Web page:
9/12/2010. The Four Fundamental Forces of Nature. 1. Gravity 2. Electromagnetism 3. The Strong Nuclear Force 4. The Weak Nuclear Force

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1 The Four Fundamental Forces of Nature 1. Gravity 2. Electromagnetism 3. The Strong Nuclear Force 4. The Weak Nuclear Force The Universe is made of matter Gravity the force of attraction between matter Most important force in Astronomy! Operates over large distances! The five naked eye planets 1. Mercury 2. Venus 3. Mars 4. Jupiter 5. Saturn Direct and Retrograde Motion The Geocentric Cosmology of Ptolemy ( AD) Planets are brightest during retrograde motion 1

2 Epicycles and Deferents The Ptolemaic explanation for retrograde motion Occam s Razor The simplest ideas are usually the best The simplest ideas are those with the fewest assumptions Assumptions are things which are assumed to be true but which have not been confirmed experimentally Nicolai Copernicus ( ) The Heliocentric Cosmology Inferior and Superior planets Inferior Planets (Mercury, Venus) always seen close to the Sun in the sky must be closer to the Sun than the Earth since they have a shorter distance to travel they should take less time to orbit the Sun Superior Planets (Mars, Jupiter, Saturn) can be seen far from the Sun in the sky (high in the sky at midnight) must be further from the Sun than the Earth since they have a longer distance to travel they should take more time to orbit the Sun 2

3 The Copernican explanation for retrograde motion Tycho Brahe ( ) Johannes Kepler ( ) Made detailed observations of planetary motion Used the empirical method to determine the optimum shapes of planetary orbits The Empirical Method: An Example Planetary Orbits are Ellipses! 3

4 Eccentricity measuring the shape of ellipses 1 st Law: the orbit of a planet is an ellipse with the Sun at one focus Zero Low High 2 nd Law: an imaginary line joining the Sun and a planet sweeps out equal areas in equal times Planets move faster when they are closer to the Sun! 4

5 3 rd Law: the Harmonic Law P 2 = a 3 where: P = orbital period (Earth years) a = semi-major axis (AU) 3 rd Law: the Harmonic Law P 2 = a 3 where: P = orbital period (Earth years) a = semi-major axis (AU) a is also equal to the average distance of the planet from the Sun! What does this mean? Mathematical Equations Describe the relationship between things (called variables) More concise than using words Allow calculations to be made Example: in P 2 = a 3, P and a are the variables Analyzing Equations 1. Ignore any powers (and constants) 2. Make sure the two variables to be analyzed are on opposite sides of the = sign 3. Are the variables on the same level i.e. if you were to draw a line under the equation both variables would be above it? 4. If so, we have what is called a direct relationship where variables increase and decrease in the same direction Example P 2 = a 3 1. Ignore powers: P = a 2. P and a are on opposite sides of = 3. P and a are on the same level: P = a 4. We have a direct relationship: a P 5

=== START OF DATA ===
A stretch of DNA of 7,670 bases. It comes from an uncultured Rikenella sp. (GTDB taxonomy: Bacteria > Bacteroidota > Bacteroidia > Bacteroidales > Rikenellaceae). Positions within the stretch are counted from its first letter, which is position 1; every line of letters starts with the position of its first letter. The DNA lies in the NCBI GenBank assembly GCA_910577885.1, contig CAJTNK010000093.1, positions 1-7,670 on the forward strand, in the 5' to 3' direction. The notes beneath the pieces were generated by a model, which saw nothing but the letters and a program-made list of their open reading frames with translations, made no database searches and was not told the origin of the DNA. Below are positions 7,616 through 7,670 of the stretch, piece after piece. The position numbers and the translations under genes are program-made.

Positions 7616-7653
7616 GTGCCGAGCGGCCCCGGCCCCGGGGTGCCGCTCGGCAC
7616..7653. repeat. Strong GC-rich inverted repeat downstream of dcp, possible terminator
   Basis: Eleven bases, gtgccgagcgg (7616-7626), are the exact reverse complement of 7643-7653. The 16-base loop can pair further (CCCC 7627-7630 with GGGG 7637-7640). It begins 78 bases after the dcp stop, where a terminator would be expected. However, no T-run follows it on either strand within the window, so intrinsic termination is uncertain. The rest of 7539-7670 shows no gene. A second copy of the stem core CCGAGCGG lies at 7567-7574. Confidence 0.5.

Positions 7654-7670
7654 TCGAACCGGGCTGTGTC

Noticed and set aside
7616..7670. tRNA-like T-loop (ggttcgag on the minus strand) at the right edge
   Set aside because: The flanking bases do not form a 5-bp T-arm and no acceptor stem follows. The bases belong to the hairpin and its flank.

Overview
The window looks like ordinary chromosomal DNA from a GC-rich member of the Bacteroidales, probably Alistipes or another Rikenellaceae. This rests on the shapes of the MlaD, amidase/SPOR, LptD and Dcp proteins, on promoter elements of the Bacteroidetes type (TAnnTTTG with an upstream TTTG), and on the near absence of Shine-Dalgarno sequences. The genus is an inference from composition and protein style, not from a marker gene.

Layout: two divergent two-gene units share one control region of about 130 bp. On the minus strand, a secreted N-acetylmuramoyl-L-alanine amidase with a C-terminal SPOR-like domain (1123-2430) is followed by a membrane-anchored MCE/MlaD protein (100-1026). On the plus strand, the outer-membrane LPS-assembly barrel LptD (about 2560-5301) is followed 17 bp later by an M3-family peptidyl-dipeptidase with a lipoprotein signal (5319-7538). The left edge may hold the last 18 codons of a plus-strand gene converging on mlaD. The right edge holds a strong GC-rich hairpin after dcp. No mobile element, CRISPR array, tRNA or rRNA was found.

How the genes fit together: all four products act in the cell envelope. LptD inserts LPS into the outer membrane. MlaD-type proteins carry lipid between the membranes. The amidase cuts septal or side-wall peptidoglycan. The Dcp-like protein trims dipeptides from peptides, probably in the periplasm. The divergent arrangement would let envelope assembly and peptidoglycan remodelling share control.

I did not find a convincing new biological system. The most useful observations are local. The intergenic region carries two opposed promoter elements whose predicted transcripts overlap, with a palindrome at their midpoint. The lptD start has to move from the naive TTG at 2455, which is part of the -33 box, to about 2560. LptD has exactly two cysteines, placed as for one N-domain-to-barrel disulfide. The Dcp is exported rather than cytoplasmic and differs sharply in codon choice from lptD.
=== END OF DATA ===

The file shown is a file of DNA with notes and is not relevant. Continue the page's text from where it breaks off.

6 P = how long a planet takes to go around the Sun a = average distance of planet from Sun The further a planet is from the Sun, the longer it takes to orbit! Galileo Galilei ( ) Galileo didn t invent the telescope but was one of the first people to study the sky with it He saw four objects surrounding Jupiter And found that their positions shifted with time in a regular pattern 6